Information provision and preferences for education spending: Evidence from representative survey experiments in three countries
Research Memorandum by Maria Catteneo, Philipp Lergetporer, Guido Schwerdt, Katharina Werner, Ludger Woessmann, Stefan C. Wolter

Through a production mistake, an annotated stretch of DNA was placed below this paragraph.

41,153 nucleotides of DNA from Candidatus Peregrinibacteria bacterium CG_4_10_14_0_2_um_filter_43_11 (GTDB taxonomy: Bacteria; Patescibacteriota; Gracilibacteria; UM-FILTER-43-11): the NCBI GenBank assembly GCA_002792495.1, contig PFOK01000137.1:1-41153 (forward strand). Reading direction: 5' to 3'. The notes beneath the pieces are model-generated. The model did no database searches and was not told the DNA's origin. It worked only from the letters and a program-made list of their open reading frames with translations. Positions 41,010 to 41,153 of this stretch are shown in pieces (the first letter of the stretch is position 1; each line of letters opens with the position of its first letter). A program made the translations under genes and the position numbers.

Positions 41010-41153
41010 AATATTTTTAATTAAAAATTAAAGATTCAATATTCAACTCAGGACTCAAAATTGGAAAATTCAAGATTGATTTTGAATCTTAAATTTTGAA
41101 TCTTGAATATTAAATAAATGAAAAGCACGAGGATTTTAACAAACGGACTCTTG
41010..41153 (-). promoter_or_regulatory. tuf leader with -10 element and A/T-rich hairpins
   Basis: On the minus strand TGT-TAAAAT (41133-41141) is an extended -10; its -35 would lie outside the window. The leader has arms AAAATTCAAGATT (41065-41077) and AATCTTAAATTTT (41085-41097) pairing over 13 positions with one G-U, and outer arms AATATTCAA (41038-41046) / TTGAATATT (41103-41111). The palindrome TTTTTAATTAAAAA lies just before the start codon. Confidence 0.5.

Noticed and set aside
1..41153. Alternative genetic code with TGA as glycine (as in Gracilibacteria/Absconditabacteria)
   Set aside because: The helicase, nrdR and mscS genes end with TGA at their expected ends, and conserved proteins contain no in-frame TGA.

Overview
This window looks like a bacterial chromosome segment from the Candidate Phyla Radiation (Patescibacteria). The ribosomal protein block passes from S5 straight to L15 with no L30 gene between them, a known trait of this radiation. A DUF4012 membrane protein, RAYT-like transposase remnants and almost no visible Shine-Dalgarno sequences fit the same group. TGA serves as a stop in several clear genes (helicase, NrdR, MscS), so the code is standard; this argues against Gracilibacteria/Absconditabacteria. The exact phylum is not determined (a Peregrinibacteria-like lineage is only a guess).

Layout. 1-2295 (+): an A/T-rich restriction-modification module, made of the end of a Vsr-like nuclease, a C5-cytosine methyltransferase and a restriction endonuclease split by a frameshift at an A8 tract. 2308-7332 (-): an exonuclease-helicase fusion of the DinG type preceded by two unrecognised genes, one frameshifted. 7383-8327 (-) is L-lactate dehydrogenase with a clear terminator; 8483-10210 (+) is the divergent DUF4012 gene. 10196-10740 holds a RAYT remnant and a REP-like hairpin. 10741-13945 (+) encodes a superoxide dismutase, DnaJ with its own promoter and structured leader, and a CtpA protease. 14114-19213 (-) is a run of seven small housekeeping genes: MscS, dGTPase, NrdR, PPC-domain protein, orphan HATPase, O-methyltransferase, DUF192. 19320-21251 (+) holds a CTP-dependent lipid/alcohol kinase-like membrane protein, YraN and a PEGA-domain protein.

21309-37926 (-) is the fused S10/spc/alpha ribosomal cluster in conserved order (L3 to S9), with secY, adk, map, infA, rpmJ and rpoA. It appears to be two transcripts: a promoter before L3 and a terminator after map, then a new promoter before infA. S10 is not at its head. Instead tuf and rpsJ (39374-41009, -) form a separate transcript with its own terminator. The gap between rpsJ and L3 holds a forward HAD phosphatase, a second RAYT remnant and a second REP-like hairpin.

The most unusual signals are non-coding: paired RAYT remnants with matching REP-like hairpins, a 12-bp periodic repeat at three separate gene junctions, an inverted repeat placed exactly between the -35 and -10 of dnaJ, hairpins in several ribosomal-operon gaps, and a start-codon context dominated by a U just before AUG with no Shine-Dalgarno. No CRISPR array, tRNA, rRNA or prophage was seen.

Do differences in citizens’ policy preferences hamper international cooperation in education policy? To gain comparative evidence on public preferences for education spending, we conduct representative experiments with information treatments in Switzerland using identical survey techniques previously used in Germany and the United States. In Switzerland, providing information about actual spending and salary levels reduces support for increased education spending from 54 to 40 percent and for increased teacher salaries from 27 to 19 percent, respectively. The broad patterns of education policy preferences are similar across the three countries when the role of status-quo and information are taken into account.